Education from LVA

William Grayson


Col. William Grayson, head-and-shoulders portrait, facing left, in oval, LC-USZ62-98918, Prints and Photographs Division, Library of Congress, Washington D.C.

William Grayson was born in Prince William County and was the son of a merchant. Well-educated at what became the University of Pennsylvania and in Great Britain, he began to practice law in the Prince William County town of Dumfries during the winter of 1765–1766, where he took part in protesting the Stamp Act. Ten years later, as colonel of the Prince William battalion of minutemen, he marched his men to Hampton to keep watch on the British. In the spring of 1776 Grayson joined the staff of General George Washington. He spent the winter of 1777–1778 with the army at Valley Forge, and he commanded a regiment in the Continental army until 1779, when his regiment was merged with another. Grayson was a member of the Continental Board of War in 1780 and 1781 before returning to Virginia to practice law.

Grayson was elected to the House of Delegates in 1784 and in 1788 and represented Virginia in Congress from 1785 to 1787. Although he supported strengthening the national government, he disapproved of many provisions of the Constitution that the Convention of 1787 recommended to the states for ratification. He was elected to the Virginia ratification convention that met in Richmond in June 1788. Grayson was an excellent speaker and one of the best debaters in the convention. With Patrick Henry and George Mason, he was one of the principal leaders of the opponents of ratification, and he spoke often and persuasively, and on some occasions humorously, on the floor of the convention. Grayson shared with Henry and Mason and the other critics of the Constitution a fear that it would allow northern and northeastern states to form majorities in Congress against the interests of southern states and also jeopardize essential interests of westerners. Many inhabitants of the Virginia District of Kentucky worried that a treaty resembling one that John Jay, of New York, had negotiated with Spain might pass the Senate and deprive them their ability to reach the world's markets through the port of New Orleans. Grayson voted against ratification of the Constitution and voted for a long list of amendments that the convention recommended be added to the Constitution. Those amendments included the provisions that became the Bill of Rights as well as important structural modifications to the separation of powers and checks and balances.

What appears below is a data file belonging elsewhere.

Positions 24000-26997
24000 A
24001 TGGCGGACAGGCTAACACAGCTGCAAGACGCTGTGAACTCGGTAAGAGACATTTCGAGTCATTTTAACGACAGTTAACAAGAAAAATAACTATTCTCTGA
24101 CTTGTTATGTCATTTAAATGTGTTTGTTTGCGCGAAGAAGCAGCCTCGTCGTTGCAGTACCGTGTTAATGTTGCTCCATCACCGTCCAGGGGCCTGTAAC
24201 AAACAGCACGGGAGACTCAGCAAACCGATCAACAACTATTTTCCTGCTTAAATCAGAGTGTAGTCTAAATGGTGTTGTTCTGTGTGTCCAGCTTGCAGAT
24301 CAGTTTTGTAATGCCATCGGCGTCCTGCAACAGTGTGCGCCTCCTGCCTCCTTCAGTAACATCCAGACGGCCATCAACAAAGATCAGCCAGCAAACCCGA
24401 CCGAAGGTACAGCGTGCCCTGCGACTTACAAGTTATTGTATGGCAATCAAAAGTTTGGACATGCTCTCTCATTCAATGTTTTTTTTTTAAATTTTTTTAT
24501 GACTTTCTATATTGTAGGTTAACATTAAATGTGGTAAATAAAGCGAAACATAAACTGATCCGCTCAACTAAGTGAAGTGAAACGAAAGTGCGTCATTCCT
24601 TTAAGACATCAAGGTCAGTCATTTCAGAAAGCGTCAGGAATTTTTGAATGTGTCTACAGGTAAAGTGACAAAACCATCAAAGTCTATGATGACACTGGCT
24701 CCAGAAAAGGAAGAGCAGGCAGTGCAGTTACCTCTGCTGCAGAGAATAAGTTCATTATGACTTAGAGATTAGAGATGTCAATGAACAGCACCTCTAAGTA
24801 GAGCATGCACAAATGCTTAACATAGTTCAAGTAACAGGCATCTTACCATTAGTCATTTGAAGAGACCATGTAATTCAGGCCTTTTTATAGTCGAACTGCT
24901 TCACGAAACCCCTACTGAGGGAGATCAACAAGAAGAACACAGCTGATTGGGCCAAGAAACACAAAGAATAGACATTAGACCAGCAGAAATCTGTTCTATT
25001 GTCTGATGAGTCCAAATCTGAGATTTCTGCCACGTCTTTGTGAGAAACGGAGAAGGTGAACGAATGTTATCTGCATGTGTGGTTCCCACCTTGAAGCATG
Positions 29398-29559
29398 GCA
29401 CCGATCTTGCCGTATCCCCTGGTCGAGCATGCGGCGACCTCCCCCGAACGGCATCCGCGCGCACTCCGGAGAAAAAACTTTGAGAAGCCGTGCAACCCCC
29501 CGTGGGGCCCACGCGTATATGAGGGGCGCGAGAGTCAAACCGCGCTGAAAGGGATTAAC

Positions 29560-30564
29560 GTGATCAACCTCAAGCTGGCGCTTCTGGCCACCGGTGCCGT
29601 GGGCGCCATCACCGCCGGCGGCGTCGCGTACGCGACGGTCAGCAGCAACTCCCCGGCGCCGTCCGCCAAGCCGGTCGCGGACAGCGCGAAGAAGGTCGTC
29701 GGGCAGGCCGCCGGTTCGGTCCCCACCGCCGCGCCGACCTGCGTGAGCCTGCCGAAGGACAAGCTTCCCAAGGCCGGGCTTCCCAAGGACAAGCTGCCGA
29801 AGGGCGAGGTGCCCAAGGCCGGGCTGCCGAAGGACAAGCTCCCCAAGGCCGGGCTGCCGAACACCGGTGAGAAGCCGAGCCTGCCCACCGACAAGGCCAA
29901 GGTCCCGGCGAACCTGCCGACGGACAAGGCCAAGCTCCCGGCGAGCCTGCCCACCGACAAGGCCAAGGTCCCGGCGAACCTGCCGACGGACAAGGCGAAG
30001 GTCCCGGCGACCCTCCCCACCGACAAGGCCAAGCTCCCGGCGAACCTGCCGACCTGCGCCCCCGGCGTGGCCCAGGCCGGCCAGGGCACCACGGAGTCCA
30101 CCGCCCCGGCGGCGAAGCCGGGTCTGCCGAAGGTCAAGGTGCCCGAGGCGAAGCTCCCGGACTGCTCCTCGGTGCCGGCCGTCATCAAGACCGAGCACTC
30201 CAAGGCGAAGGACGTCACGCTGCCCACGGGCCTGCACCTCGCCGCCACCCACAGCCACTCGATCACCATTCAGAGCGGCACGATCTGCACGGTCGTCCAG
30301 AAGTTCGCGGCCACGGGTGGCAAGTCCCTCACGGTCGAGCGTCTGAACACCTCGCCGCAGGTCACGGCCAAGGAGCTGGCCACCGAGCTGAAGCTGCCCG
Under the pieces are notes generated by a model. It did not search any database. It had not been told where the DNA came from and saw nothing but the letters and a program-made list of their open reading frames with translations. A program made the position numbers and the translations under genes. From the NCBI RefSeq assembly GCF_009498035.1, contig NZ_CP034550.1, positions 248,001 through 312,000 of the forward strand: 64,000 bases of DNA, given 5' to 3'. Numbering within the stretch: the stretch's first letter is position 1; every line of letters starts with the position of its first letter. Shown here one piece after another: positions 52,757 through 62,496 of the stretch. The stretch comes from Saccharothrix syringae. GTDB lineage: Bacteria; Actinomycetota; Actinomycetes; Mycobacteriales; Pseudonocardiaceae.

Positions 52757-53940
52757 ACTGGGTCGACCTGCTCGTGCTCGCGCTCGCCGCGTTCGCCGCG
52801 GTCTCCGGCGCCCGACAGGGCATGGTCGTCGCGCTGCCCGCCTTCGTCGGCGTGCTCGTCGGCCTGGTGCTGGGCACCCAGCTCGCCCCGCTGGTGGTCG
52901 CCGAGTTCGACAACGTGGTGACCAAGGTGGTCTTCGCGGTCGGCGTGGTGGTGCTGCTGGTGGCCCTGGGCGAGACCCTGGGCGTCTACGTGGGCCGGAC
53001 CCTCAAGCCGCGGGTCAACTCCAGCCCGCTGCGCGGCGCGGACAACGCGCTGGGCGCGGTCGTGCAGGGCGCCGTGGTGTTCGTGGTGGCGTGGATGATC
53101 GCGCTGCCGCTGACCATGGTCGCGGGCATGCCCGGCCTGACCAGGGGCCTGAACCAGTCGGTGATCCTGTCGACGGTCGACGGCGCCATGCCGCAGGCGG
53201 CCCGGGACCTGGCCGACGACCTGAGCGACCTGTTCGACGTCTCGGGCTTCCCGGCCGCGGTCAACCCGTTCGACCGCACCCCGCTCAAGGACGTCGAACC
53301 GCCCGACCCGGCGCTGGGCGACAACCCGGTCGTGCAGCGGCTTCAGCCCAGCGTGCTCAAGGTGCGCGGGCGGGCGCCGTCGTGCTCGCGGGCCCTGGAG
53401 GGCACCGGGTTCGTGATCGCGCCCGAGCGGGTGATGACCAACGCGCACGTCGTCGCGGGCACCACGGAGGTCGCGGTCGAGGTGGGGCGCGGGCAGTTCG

In 1789 the General Assembly elected Grayson and Richard Henry Lee the first United States senators from Virginia. They tried and failed to include the structural modifications in the list of constitutional amendments that Congress submitted to the states later in the year. They also failed to persuade their fellow senators to conduct Senate business in public session. William Grayson died at his home in Dumfries on March 12, 1790, after serving for only one year in the United States Senate. His will freed all of his slaves who had been born after 1776.